So you have decided to train for a long distance walking event? You’ve never done one before but think it might be fun to join a group of friends to get out for a few hours on the weekend, explore some different walking tracks and maybe raise some money for a charity whilst you do it. There may even be the chance to travel interstate or overseas! There are a number of local long distance walking events during the year including “Oxfam trailwalker”, “Coastrek”, and “The bloody long walk” to name a few.
The first mistake people seem to make when agreeing to partake in such an event is not appreciating how hard long distant walking can be. Remember, you are on your feet for a lot longer than running the same distance! Preparation and doing your research is the key to success. Sore feet that are blistered and battered can be a deal breaker so I’ve put together my top five tips for keeping feet happy and healthy when training for your first long distance walking event:
- Keep toe nails short. Long toe nails can not only make your shoes too small they will increase the risk of trauma which could lead to extreme discomfort and the loss of the nail.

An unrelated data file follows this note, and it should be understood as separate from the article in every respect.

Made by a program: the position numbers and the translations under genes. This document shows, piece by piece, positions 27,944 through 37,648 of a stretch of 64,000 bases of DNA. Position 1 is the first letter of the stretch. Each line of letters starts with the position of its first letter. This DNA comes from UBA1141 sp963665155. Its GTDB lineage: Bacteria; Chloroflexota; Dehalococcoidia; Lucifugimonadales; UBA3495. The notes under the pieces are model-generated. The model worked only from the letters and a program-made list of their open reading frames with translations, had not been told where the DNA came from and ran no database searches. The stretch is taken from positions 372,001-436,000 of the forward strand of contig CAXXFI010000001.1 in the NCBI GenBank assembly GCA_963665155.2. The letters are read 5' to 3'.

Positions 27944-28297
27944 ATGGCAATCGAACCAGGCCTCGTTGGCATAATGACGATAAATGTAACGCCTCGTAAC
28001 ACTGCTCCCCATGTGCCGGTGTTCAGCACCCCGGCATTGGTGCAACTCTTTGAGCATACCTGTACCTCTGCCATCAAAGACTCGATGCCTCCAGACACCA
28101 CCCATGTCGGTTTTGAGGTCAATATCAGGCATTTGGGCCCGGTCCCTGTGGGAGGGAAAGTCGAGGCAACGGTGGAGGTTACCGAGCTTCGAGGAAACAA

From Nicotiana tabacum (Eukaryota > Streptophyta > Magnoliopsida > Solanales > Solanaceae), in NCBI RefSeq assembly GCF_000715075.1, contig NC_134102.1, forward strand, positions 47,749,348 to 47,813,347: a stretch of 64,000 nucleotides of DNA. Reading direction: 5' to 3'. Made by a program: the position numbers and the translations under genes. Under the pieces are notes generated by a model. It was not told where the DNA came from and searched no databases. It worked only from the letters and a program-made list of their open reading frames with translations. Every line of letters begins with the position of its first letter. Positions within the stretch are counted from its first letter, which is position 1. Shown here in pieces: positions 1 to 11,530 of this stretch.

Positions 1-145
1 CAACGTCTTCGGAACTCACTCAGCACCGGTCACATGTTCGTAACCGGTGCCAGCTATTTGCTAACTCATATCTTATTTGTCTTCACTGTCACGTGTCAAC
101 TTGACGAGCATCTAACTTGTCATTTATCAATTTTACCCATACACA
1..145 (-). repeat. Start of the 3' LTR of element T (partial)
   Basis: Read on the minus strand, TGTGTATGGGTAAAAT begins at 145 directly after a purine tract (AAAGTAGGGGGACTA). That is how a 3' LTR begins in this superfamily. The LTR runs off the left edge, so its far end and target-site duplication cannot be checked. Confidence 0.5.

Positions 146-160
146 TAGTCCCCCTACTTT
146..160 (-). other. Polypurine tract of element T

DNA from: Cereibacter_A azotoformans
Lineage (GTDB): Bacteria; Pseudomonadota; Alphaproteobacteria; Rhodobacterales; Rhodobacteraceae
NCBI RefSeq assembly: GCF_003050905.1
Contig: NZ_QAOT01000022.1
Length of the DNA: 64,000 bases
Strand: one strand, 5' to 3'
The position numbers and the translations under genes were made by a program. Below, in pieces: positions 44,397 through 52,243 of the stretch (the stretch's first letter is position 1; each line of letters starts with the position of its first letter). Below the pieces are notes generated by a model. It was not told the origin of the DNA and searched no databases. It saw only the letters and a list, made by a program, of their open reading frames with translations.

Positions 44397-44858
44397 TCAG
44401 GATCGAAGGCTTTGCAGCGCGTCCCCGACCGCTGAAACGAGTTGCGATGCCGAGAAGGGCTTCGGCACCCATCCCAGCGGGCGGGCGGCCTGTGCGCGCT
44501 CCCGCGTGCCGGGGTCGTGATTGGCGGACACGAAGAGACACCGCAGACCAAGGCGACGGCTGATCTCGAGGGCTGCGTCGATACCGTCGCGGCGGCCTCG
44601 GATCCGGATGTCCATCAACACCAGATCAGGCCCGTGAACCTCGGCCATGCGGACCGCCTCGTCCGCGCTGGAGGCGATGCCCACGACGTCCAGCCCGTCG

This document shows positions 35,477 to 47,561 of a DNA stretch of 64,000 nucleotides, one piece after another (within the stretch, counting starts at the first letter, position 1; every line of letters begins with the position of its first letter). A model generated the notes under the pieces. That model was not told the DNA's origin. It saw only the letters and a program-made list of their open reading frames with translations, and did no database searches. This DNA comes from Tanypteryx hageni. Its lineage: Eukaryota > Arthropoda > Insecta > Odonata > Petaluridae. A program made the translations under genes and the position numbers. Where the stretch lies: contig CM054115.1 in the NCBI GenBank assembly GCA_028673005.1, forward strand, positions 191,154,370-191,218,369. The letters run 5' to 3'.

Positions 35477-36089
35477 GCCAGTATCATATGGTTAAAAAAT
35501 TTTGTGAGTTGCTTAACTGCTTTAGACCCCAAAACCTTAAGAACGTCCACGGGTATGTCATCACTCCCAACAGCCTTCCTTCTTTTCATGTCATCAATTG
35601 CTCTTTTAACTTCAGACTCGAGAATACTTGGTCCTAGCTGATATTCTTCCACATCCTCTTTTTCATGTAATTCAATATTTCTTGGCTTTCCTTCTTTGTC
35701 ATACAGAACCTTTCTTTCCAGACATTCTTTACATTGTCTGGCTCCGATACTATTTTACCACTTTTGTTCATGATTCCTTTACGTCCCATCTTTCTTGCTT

- Identify areas that are prone to rubbing inside your shoe and use tape to protect the skin. Be careful not to remove too much hard skin that may develop. This is your skin’s way of protecting itself when subjected to pressure or friction so go easy with removal, particularly if it’s not painful.
- Purchase appropriate footwear early on and practice walking with both the footwear and socks you intend on using on the day. If you have a support crew it’s a great idea to have a second pair of shoes available in case the first pair get wet or are rubbing and always carry extra socks.
- Have existing foot orthoses checked well in advance and do not try to introduce significant modifications or new devices close to the event. Discuss other options such as taping and padding with your Podiatrist if the event is only a few weeks away.
- Research the surfaces you will be walking on and try to incorporate these surfaces into your training. Walking on soft sand is very different to walking on a bush track! A pair of walking gaiters should be purchased if you are walking off-road but make sure you know how they work and have practiced using them. The last thing you need in your shoe is sand, dirt or worse still a small rock.
To learn more about Sally Child visit http://www.opsmc.com.au/person/sally-child/